You may have recently heard that James Franco has bulldozed, ahem, directed, written, and starred in an adaptation of William Faulkner’s As I Lay Dying. But does Franco know that Faulkner finished the novel while working the night shift at a power plant? “His primary motivation was to have long periods of uninterrupted time for his own work” (sound familiar?) and he wrote the novel in only six weeks.
1929, as it happens, was a banner year for Faulkner: he also wrote Sanctuary, published Sartoris and The Sound and the Fury, and wrote a fair amount of short fiction. Another day job of Faulkner’s was working as the postmaster at Ole Miss–by all accounts, he was terrible at it.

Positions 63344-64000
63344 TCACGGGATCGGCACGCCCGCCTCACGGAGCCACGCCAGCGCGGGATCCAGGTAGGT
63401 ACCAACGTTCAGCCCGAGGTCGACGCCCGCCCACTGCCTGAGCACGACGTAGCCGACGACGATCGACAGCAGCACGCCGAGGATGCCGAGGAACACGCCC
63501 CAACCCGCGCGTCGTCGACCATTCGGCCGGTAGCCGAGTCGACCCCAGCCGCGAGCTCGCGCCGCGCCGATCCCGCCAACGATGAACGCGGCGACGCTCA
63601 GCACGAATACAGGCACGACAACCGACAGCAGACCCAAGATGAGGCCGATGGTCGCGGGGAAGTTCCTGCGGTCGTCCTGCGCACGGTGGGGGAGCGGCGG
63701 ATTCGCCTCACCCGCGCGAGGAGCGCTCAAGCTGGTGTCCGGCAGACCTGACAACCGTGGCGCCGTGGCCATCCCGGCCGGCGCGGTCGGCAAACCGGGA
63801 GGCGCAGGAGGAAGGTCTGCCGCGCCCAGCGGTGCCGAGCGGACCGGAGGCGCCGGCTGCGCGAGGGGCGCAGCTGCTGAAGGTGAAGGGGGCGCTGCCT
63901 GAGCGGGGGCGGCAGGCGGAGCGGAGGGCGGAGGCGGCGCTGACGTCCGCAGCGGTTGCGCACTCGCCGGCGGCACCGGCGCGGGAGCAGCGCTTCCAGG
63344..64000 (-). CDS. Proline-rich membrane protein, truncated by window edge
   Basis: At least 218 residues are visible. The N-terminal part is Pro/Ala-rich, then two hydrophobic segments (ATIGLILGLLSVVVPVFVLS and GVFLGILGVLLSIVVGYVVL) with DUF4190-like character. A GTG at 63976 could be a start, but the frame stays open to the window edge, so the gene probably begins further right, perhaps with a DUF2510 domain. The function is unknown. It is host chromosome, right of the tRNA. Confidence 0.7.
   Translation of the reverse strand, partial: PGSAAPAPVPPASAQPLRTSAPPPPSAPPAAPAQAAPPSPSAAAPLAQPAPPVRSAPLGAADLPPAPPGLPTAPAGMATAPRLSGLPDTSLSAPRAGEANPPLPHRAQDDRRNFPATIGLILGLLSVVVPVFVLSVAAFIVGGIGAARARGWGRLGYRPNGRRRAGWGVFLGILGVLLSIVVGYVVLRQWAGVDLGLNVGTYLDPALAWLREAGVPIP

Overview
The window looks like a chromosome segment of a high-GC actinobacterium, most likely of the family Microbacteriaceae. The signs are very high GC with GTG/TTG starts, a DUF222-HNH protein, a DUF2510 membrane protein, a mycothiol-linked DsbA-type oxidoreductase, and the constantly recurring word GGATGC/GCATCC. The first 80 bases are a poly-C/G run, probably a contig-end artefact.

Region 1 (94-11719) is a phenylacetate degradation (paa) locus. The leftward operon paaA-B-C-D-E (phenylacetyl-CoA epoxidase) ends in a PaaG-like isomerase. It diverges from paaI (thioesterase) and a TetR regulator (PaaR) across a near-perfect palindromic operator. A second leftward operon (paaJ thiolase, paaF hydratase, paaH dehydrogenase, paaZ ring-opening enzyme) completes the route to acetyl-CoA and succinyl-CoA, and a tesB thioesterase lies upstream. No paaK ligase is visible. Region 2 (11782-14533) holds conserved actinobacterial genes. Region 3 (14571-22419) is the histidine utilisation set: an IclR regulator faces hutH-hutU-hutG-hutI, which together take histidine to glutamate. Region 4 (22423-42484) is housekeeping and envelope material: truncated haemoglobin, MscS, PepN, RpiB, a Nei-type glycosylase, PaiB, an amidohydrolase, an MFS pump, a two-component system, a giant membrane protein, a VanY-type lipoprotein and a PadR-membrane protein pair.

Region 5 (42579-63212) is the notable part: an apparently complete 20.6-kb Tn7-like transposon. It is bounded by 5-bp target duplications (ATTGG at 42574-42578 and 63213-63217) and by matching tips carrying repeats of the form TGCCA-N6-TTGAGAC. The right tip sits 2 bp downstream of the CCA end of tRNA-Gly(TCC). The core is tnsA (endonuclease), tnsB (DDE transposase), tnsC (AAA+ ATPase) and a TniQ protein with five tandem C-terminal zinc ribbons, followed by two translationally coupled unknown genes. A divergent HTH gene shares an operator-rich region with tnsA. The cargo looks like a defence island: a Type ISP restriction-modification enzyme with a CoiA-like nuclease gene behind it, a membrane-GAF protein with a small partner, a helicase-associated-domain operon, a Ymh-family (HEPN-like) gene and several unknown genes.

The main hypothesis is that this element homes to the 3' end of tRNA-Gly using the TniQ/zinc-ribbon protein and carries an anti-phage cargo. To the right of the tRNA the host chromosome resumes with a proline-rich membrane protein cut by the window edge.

Did Faulkner care about work-life balance? Did he stress, maybe, about whether he should have looked for a more permanent job? Unclear. But it was about this time that he would say: “Beginning with Sartoris I discovered that my own little postage stamp of native soil was worth writing about and that I would never live long enough to exhaust it, and by sublimating the actual into apocryphal I would have complete liberty to use whatever talent I might have to its absolute top.”
In sum: back to work.